In this way I think my visualization will both be a useful tool for journalists and political junkies to get a real-time, aggregated view of the political-media landscape.  At the same time, I hope it will serve in some ways as a criticism of the importance media now plays in political power.  More on this later.

Been extremely busy finishing up some work on my research assistantship, but soon that work will be out of the way, freeing up more time for this project.

That beings said, I spent a fair amount of time last week turning some of GovTrack’s XML files into CSVs and uploading them to my database.  I then spent some time making some form fields on my page interact with my viz.  However, eventually I plan on keeping all of the UI elements on the Processing canvas if possible.  Check it out here.

The scatter plot puts the spectrum data from GovTrack on the x-axis and the leader-follower stats (also from govTrack) on the y-axis.  I also turned all the female legislators into circles.  I also realize there are likely some problems when viewing this in Safari, but compatibility issues are low on my priority right now.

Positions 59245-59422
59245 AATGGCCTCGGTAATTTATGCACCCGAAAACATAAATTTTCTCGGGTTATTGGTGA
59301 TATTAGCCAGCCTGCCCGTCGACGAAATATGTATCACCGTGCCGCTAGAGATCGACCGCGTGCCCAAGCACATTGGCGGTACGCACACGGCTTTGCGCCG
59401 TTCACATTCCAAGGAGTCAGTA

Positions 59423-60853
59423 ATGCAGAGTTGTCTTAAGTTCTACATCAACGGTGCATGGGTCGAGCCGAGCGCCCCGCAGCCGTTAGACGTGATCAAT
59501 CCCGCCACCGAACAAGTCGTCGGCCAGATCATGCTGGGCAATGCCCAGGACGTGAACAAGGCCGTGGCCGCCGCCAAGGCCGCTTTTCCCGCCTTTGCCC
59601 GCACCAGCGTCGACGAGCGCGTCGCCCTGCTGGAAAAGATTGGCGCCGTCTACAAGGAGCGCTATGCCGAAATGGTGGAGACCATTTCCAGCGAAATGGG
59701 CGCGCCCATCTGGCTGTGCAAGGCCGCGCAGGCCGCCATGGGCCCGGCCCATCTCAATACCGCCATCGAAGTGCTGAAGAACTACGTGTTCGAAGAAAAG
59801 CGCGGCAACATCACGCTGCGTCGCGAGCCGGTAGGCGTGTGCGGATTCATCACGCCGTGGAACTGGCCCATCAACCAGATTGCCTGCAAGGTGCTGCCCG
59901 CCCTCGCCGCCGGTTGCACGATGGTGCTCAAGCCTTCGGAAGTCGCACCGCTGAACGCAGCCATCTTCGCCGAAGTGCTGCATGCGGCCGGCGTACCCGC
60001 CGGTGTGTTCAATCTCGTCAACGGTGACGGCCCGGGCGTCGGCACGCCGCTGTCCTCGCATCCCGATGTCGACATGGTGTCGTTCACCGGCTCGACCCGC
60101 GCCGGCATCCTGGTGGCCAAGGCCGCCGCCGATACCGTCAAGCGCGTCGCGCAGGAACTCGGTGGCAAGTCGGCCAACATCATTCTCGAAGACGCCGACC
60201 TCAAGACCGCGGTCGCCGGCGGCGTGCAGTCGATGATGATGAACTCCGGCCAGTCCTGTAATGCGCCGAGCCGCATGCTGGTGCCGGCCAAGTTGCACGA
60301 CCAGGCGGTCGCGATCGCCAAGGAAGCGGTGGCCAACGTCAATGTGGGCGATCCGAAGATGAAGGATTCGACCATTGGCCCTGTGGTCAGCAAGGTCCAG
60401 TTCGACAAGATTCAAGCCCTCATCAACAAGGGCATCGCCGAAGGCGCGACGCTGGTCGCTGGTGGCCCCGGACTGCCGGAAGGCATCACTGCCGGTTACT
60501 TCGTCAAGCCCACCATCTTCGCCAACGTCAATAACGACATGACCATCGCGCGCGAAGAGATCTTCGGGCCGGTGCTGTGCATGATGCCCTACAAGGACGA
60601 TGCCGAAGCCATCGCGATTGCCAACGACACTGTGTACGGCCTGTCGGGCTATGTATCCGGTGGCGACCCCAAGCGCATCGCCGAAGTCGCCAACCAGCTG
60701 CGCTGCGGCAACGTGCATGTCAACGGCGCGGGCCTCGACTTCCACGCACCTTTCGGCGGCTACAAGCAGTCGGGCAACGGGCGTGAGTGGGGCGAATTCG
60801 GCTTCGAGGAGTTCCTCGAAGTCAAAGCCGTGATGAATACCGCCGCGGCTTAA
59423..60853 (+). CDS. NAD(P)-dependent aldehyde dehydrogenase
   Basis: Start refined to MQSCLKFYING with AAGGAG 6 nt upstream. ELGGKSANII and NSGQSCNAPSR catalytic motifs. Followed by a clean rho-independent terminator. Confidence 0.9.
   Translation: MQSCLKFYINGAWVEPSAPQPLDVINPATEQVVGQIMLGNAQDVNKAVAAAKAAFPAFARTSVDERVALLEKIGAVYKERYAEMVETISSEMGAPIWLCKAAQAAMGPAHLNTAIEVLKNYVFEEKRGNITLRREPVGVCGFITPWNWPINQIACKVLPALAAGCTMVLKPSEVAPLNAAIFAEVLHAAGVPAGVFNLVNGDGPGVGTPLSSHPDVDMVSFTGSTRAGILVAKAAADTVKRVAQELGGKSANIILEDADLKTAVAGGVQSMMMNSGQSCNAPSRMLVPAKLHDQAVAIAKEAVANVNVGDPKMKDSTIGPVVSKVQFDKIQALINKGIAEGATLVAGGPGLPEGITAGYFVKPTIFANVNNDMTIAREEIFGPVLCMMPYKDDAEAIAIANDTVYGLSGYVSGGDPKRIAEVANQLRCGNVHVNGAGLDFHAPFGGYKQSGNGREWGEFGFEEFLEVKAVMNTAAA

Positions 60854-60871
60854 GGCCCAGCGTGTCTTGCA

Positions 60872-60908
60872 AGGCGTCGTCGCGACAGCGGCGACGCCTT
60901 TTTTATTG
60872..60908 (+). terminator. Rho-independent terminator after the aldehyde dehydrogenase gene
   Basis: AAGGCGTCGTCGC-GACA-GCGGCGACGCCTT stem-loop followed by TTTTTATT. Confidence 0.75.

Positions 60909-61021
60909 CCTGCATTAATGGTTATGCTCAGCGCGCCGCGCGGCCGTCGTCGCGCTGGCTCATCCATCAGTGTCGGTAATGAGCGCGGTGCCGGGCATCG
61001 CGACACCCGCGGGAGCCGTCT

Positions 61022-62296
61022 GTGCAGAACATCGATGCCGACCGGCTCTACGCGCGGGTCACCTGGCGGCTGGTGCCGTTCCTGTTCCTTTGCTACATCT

Sunlight Labs released their Real Time Congress API last week, and I hope to integrate that into a real-time mode that will include Twitter, YouTube, and news feeds.  I’ve also decided to spend some time figuring how to circumvent using PHP and mySQL, relying instead on just a combination of JavaScript and XML (and API feeds).  I feel I’m wasting too much time converting data using the SQL & PHP format and can speed up the entire process by avoiding this.

Did a little work this evening adding animation to the project.  Again, check it out at here.   Press any key to watch the data points animate between two states: a basic overview state and a scatter plot state.  All the data is still placeholder data, and the rollover text at the top is mainly just for testing purposes.  In any case, I’ve got the animation working and now will be able to move the data points between states rather elegantly.  Of course, animation lends itself to historical data, since the passage of time maps to, well, the passage of time quite well.  GovTrack will be my primary source for historical data, but I’m still looking for others.